Dear Yahoo! Mail:

I have been a loyal member since college. I have touted your usability, your excellent spam filters, and your prompt technical support staff. After bouncing between email providers, you have fulfilled every email need I ever had. Your service has been the best, and I have recommended you to countless others.

So why do you insist on alienating me? Sending me arm-twisting emails to get me to upgrade to a new version of your webmail which, I can assure you with utmost certainty, will most likely NOT work on my antiquated machine? Not kosher, my Yahoo! peeps. I have no other Internet option but dial-up, and it takes plenty long enough for my connection and my faithful Dell to load your Mail Classic, and yet you insist I must upgrade?

You may think me paranoid, or frivolous, or un-techy, but I bravely tried your new version when it was in Beta testing, and I spent over two hours — yes, TWO HOURS — waiting to even see my Inbox.

Dear Yahoo! Mail, I do creative freelance work when I’m not manning either of my two day jobs. That means answering, sending, and receiving myriad emails in my evening hours. It is unconscionable that you would dare to take that from me. That is like tying a boxer’s arm behind his back. That’s like asking a concert pianist to play Rachmaninoff’s most difficult concerto one handed. It is hard for me to believe that you would develop a product that handicaps users such as I. One of the first rules of web design is accessibility — and you should strive to develop sites that are proven to work on all Internet speeds and monitor resolutions. Surely your developers remember this from Web Design 101?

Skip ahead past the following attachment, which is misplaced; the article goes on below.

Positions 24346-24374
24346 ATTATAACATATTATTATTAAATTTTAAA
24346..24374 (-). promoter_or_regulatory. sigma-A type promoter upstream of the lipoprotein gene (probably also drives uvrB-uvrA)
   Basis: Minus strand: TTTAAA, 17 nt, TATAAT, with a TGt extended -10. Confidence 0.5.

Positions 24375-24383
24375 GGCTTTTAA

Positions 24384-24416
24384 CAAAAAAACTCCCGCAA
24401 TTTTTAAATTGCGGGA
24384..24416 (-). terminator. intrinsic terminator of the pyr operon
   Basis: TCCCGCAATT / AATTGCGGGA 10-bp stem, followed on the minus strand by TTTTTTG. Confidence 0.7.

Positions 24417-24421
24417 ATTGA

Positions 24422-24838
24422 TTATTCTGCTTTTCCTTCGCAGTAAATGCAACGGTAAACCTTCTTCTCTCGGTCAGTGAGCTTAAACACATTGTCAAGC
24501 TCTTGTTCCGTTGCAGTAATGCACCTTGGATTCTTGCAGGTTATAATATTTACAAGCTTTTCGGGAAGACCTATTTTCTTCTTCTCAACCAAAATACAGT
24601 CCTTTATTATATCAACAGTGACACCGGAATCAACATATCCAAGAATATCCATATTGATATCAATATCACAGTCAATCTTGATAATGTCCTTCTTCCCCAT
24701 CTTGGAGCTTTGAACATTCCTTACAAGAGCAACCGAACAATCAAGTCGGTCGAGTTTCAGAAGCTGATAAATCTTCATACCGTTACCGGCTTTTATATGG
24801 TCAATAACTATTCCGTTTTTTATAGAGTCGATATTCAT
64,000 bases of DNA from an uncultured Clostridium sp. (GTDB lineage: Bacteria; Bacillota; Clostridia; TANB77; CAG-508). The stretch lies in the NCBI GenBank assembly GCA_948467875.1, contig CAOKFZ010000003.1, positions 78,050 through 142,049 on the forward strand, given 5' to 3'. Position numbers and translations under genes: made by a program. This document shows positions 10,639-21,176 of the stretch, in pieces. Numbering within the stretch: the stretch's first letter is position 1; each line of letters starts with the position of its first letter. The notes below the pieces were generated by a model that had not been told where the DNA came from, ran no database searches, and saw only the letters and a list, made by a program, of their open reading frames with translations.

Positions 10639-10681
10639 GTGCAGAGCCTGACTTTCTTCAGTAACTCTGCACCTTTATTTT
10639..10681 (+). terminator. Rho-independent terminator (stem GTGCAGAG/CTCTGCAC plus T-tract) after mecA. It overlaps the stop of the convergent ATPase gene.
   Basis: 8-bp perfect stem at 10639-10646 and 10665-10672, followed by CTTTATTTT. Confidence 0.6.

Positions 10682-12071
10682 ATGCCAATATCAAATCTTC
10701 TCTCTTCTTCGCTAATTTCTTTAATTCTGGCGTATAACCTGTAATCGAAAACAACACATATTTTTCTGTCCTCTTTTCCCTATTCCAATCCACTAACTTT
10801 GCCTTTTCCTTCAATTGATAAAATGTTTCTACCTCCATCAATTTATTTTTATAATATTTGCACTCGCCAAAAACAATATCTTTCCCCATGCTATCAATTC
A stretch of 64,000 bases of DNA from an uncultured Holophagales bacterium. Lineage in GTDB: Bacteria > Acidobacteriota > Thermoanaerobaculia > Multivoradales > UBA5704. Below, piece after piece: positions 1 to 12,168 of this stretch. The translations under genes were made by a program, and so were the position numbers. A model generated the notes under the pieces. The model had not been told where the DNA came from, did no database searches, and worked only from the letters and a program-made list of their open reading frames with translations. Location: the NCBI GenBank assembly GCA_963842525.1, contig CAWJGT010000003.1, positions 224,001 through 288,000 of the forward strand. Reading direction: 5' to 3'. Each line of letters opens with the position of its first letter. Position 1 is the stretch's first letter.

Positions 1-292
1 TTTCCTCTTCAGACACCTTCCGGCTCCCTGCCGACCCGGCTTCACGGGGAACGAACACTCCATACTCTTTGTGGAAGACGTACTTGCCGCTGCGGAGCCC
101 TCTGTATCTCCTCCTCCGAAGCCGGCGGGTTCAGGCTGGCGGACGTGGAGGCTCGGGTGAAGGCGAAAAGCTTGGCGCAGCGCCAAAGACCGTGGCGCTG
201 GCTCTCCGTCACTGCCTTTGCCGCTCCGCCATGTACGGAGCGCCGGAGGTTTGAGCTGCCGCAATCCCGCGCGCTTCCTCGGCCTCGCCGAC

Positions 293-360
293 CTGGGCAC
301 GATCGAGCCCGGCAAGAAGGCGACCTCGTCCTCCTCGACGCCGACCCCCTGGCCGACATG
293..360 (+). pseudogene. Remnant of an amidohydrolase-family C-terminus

Sadly, it appears you have forgotten. And I am afraid, my dear Yahoo! Mail, that if you persist in this ill-conceived plot, I will be forced to withdraw all my recommendations and take my own membership elsewhere.


A creative freelancer and adamant email user.


4 thoughts on “An open letter to Yahoo! Mail

    1. I just get so tired of their harassment. As one of Hubby’s relatives said, “It’s only an improvement IF the upgrade actually works,” and she’s completely, totally correct. It’s a RULE in Web Design that sites need to be accessible to everyone. Did you know that there are some computer users out there still running Windows 3.1 with a 640×480 screen? What about them?

      The thing is, I *know* it’s not just me!

  1. HEATHER! YOU TELL ‘EM! Yahoo! Messenger is the same way. Always insisting that you upgrade, annoying you about it, even though each new version of their messenger service NEVER SEEMS TO BE TESTED TO ITS FULL FUNCTIONALITY. At least not before the release. *FIST SHAKE!*

    1. No kidding! Their products have the potential to be Sooo GOOD, so accessible and fool-proof, and then it’s like they decide they have to have “all the bells and whistles,” which simply is not. an. option. for people like me in rural America with limited Internet access.

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